Buffalo, NY to Albany, NY
I have yet to mention the rest of the Lincoln family in my blogs. Mary Lincoln and the boys, Robert, Willie, and Tad were all on the train, too.
In Buffalo, Mr. and Mrs. Lincoln dined at Millard Fillmore’s house on Niagara Street after church. Then the Lincoln family returned to the American Hotel, which was mainly vacant at the time. In their boisterous fashion, Willie and Tad took advantage of the large spaces in the hotel to play leap frog with a son of the hotel owner.
At our hotel in Buffalo yesterday morning, I picked up a copy of USA Today. “Across the South, An Enduring Conflict,” proclaimed the headline on the issue’s first page. Rick Hampson, the author of the feature article, described how the country is commemorating the 150th anniversary of the Civil War, which has included some controversies. For instance, on December 20, 2010, a secession ball was held in Charleston, South Carolina. Some African American protestors picketed outside. One protestor said the secession ball was “a celebration of slavery.”
Hampson pointed out that Americans are still divided—and even polarized—in many ways. Some Americans are promoting the importance of states’ rights, for example, especially with regard to the federal government’s revamping of the health care system.
To gain an on-the-ground perspective for his article in USA Today, Hampson traveled to Montgomery, Alabama. As Hampson pointed out, Montgomery was at the epicenter of many key moments of both the Civil War and the civil rights movement. Jefferson Davis was inaugurated as the first Confederate president there 150 years ago today, on February 18, 1861. Rosa Parks refused to give up her seat on a bus in 1955, sparking a successful boycott of city buses led by Dr. Martin Luther King, Jr. And in 1965, marchers streamed in from Selma in a show of support for voting rights. Clearly, it seems to me, there is a link between the struggles for freedom in the 1860s with the struggles for equality in the 1960s.
Regarding the relevance of the Civil War today, I refer to what I recently read in a National Park Service document. “The issues at the heart of the war 150 years ago remain relevant: legal and social equality, the role of the federal government, how divergent views are reconciled in a democracy . . . and the failure of the Civil War to fully achieve equal rights for African Americans and all other citizens.”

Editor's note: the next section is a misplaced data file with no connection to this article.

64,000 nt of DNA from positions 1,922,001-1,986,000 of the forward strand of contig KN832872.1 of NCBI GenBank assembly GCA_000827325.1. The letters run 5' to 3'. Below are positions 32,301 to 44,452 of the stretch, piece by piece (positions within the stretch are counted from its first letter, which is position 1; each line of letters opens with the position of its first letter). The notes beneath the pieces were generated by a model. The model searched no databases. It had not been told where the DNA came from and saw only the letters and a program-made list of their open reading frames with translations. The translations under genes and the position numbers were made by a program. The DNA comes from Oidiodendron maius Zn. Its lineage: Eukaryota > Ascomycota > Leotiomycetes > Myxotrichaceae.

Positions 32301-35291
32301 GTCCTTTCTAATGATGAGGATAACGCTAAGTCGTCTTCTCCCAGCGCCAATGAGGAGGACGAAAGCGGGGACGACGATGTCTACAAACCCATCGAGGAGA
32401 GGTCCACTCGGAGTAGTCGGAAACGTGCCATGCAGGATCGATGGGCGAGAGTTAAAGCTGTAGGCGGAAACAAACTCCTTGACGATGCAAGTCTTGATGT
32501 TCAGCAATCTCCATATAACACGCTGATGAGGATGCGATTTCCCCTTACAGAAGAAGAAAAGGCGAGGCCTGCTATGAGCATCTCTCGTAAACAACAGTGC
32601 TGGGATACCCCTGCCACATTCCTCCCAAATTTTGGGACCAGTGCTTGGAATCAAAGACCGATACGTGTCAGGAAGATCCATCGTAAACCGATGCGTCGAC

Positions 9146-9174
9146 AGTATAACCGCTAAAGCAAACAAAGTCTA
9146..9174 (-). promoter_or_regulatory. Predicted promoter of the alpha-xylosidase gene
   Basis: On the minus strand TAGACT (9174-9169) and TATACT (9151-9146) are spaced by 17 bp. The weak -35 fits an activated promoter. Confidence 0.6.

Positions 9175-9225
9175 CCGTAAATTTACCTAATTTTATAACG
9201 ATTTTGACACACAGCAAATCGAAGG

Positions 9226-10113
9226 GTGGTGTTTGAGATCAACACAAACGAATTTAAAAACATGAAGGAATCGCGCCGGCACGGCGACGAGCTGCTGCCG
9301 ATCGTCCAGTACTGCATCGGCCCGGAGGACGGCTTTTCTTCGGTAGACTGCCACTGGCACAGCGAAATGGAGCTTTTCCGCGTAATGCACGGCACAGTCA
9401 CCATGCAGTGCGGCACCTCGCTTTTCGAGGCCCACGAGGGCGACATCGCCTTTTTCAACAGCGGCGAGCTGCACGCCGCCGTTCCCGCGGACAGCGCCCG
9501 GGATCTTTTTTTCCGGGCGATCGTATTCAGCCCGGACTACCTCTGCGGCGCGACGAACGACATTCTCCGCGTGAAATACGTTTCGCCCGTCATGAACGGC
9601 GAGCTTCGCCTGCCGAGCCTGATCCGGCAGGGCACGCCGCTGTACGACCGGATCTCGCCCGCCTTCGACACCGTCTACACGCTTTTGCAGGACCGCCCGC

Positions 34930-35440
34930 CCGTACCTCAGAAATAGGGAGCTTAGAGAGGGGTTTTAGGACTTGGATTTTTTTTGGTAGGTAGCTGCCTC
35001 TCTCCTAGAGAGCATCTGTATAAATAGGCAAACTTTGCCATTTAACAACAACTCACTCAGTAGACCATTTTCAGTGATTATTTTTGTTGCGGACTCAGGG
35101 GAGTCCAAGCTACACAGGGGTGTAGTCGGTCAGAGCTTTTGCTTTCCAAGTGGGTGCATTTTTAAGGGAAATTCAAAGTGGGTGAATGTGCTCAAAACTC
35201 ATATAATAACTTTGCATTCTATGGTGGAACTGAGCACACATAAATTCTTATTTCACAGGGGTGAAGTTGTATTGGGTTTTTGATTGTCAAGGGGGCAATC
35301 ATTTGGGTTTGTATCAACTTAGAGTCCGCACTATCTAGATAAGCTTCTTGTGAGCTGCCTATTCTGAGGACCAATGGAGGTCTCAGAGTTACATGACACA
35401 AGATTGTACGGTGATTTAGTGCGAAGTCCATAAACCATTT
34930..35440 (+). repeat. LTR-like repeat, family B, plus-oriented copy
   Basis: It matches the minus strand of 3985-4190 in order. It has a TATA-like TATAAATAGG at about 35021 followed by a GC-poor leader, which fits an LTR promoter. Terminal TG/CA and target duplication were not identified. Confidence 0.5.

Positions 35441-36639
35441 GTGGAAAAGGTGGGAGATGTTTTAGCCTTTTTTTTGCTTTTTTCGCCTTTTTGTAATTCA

Back to the road trip…..
We drove to Albany where we did a program at the New York State Museum. Another great turnout. Nearly 300 people were in attendance. We received a lot of accolades. The National Park Service staff at Martin Van Buren National Historic Site was a great help. They coordinated with the staff at the New York State Museum to make the event possible.
On this day in 1861, Mr. Lincoln spoke to a joint session of the New York legislature. Gov. Edwin D. Morgan introduced Lincoln. The president-elect said, “It is true that while I hold myself without mock modesty, the humblest of all individuals that have ever been elevated to the Presidency, I have a more difficult task to perform than any of them . . . . but when the time comes I shall speak as well as I am for the good of the present and future of this country—for the good both of the North and South of this country . . . . In the meantime, if we have patience; if we restrain ourselves; if we allow ourselves not to run off in a passion, I still have confidence that the Almighty, the Maker of the Universe will, through the instrumentality of this great and intelligent people, bring us through this as He has through all the other difficulties of our country.”
Spirit received a nice round of applause during her remarks while introducing Fritz. The applause came after she said her mother was one of the Little Rock Nine. This was the first time I had wired Spirit for sound. The wireless microphone was connected to my video camera.
One of the nice touches at the New York State Museum was the display of a historic bible. A citizen of the area gave Lincoln the bible during the president-elect’s trip through New York. The bible remained in the hands of the Lincoln family for many years before it was donated to the museum. After the program many people filed by to see the bible in a glass case.
We are spending the night in Albany tonight.